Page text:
And, for the first time, I made the conscious decision to give system building a shot.

The first documented system I built was for a new AdWords campaign I was working on. In this situation, I built a new campaign and then had to replicate it 50 times over the course of a month.

Now building these campaigns was not rocket science. But the first few times I did it, I struggled. I did things in the wrong order, forgot some steps, etc. and it ended up taking a lot more time and effort than necessary. Even though I eventually got the end result I wanted, the process to get there was extremely inefficient.

So I documented the steps in a Word document as I went through them and then used that Word document the next time I went through the process.

An Unexpected Discovery

And I discovered something totally unexpected.

When following the system, I didn’t feel boxed in or that my freedom was being taken away by using a system at all.

In fact, I had quite the opposite feeling!

By following the system, I found my brain didn’t have to focus on remembering the small details of how to set up these campaigns. And that actually was very freeing. It freed my brain up to think about how to do this process even better and more efficiently.

In fact, almost every time I went through the process following the documented system, I found ways to improve it. So, by the time I finished that 50th campaign, I completed it in just a fraction of the time it took me the first few times I did it.

Ever since that experience, I’ve become a BIG believer in the systems mindset and have been changing my business around to use systems as much as possible.

The Business Benefits of Systemizing

As I see it, there are 4 main benefits to systemizing your business.

1. You make your business operate more efficiently (which helps increase profits).

2. It makes your work life MUCH less stressful when you’re not constantly playing Whac-A-Mole.

3. Outsourcing becomes a lot easier. Believe me, I know. It’s tough for us entrepreneurs to give up control of our businesses because we think no one is going to do things the way we would do them and there are things we do that no one else can do.

Well, I’m here to tell you to snap out of that way of thinking!

Yes, there are probably things you do in your business that no one else can do. BUT… if you break those things down into systems and sub-systems, I bet you’ll find there are parts you can outsource.

I know of a copywriter who took a 40 hour process of writing sales copy for clients and turned it into a 4 hour process. He did it by systemizing each part of the process and outsourcing a lot of the research that goes into copywriting projects.

And, as far as no one doing things the way you would do them… if you have the systems in place that document these things, then they will get done the way you want them done every time.

4. This one is the most important of the bunch.

See, I’m in the same boat as a lot of entrepreneurs… without me showing up every day, my business doesn’t exist. So while I love what I do and make a nice living doing it, if and when the time comes to sell my business, it ain’t worth much to someone else.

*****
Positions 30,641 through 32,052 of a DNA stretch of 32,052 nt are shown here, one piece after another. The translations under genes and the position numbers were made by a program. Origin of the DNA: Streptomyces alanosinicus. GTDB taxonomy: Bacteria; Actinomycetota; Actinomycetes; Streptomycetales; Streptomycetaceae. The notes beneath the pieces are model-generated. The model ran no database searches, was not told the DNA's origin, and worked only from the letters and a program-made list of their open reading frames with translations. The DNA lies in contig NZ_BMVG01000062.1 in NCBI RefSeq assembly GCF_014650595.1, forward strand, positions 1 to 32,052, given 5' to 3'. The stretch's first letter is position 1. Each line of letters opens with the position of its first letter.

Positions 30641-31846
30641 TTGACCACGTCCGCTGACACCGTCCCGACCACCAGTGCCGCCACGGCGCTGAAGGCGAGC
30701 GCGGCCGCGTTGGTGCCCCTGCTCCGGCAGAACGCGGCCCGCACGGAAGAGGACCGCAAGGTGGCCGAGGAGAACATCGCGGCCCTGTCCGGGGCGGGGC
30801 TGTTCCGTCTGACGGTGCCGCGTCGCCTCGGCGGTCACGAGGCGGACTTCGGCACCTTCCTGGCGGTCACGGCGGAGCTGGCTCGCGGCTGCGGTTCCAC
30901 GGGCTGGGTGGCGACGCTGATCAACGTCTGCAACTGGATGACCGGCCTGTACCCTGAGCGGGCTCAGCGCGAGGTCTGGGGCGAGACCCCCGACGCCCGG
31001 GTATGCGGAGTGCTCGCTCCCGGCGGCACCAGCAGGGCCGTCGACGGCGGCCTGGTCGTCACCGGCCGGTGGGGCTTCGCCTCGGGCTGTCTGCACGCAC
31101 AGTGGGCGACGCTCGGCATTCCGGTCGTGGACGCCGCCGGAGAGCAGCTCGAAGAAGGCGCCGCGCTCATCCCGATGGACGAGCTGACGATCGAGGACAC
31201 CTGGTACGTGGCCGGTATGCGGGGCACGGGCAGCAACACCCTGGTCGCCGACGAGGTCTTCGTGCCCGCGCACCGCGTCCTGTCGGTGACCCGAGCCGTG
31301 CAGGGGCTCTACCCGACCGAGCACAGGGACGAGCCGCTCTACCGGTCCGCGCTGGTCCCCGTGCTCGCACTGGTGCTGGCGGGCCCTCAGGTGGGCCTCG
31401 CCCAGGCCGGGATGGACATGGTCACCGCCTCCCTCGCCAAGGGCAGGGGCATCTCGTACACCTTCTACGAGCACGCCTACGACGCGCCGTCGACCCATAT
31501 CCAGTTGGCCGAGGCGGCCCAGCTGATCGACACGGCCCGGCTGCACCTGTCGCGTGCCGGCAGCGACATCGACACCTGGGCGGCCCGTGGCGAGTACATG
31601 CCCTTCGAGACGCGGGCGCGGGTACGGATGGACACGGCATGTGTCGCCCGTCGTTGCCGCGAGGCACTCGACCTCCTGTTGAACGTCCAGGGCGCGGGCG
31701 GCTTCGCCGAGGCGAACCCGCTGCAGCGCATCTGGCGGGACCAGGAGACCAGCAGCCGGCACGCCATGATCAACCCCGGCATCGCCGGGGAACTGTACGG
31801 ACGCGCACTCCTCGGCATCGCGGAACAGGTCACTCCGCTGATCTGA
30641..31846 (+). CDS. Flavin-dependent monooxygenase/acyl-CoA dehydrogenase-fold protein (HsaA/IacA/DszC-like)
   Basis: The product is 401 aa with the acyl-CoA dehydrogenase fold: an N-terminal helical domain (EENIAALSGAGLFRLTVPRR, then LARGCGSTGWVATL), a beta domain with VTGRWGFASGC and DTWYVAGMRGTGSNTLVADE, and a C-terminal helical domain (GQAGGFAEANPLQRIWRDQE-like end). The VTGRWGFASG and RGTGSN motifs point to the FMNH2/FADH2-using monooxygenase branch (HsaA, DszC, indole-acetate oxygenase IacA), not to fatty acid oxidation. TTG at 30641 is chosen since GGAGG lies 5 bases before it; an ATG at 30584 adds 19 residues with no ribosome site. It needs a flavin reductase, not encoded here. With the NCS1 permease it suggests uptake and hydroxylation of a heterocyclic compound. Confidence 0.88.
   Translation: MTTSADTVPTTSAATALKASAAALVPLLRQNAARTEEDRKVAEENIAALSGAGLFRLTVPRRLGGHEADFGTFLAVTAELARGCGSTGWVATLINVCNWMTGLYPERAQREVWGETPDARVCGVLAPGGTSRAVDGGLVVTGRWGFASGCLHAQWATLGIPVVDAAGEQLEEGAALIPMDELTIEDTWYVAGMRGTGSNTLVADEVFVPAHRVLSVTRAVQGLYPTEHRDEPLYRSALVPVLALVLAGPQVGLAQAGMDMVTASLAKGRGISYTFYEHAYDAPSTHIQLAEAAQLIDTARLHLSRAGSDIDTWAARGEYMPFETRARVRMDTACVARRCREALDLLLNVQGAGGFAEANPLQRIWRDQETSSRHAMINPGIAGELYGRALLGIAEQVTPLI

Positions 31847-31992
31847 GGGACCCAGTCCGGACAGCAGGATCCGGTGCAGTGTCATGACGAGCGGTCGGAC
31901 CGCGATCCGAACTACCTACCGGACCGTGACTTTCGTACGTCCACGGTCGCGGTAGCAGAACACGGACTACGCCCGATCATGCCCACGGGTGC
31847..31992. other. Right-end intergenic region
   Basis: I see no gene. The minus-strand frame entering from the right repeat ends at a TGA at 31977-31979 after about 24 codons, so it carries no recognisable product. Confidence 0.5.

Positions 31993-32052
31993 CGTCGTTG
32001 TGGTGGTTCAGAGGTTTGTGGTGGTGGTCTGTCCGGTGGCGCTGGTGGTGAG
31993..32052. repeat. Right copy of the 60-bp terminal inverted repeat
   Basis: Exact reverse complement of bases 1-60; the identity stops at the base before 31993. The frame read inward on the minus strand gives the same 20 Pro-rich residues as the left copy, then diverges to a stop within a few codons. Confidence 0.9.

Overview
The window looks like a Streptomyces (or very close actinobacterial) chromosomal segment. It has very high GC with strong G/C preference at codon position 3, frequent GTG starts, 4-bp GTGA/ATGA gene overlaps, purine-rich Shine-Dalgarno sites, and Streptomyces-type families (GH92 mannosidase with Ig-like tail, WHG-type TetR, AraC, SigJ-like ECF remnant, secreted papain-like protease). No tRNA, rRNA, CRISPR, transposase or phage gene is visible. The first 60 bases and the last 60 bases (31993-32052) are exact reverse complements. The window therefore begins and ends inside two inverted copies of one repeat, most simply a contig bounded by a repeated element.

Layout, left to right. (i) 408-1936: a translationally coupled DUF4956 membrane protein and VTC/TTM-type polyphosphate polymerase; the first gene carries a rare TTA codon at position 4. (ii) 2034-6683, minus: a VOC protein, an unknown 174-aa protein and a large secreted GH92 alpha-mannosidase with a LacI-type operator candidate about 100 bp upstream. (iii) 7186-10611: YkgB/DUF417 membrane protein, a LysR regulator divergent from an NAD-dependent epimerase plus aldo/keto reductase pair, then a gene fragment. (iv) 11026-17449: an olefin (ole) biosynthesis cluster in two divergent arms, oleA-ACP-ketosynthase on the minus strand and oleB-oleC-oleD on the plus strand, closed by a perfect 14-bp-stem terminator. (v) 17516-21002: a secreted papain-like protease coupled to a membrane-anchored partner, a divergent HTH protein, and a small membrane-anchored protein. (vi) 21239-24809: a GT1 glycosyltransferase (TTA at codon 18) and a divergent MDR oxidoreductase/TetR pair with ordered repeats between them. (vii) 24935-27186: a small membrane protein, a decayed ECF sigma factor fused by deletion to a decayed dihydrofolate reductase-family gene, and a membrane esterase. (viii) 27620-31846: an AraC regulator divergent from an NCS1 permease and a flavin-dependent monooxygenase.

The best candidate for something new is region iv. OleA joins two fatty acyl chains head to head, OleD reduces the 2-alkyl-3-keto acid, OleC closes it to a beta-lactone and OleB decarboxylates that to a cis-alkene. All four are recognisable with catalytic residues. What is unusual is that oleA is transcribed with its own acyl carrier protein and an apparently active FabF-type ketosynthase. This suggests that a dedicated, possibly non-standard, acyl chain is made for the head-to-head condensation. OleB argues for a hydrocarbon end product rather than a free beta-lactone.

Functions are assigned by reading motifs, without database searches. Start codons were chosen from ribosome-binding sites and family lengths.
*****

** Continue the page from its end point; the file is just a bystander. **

Having documented systems in place changes that. If a perspective buyer comes along and you can hand them the playbook on how to operate your business, that’s a game changer. Your business is much more attractive and incredibly more valuable to a buyer.

You may have no desire to sell your business right now, but if you’re putting in all the hard work, wouldn’t it be nice to at least have the option to sell it for a pretty penny one day?

A Challenge – How To Get Started

So that’s my case for building systems in your business. If you’re not using them in your business, I strongly recommend you buy a copy of Work The System and get started.

Here’s my challenge to you… build just 1 system.

Take a process that’s wildly inefficient and/or regularly causes problems in your business. Don’t choose one that’s too complicated… you want to find one that you should be able to get a fairly easy win with so you can see the power of systems at work for yourself.

At the very least, you’ll make an inefficient process much more efficient. But once you see the power of systems at work, you may just fully embrace the systems mindset and take your business to a new level of efficiency and profitability. (And you’ll never look at the lights, the computer or the thermostat the same way again!)

Teri Sandstedt - June 5, 2014

Wow, this came at exactly the right time. I just spent all morning adding a few back-dated posts to my wordpress blog thinking, “it really shouldn’t be taking me this long”. With every post I forgot something, or had to go to another part of the backend to set something up, or had to check something out. What I thought would only take about 30-40 minutes took way longer than that.

With that experience fresh in mind, and this post as a guide, I am definitely going to create a Systems folder (probably hardcopy). And the first page I’m going to put in there will be “How to upload a post to WordPress”.

    Adam Kreitman - June 5, 2014

    Thanks for the comment, Teri. Hope your system building goes well and makes this, and many other things you do in your business, much more efficient!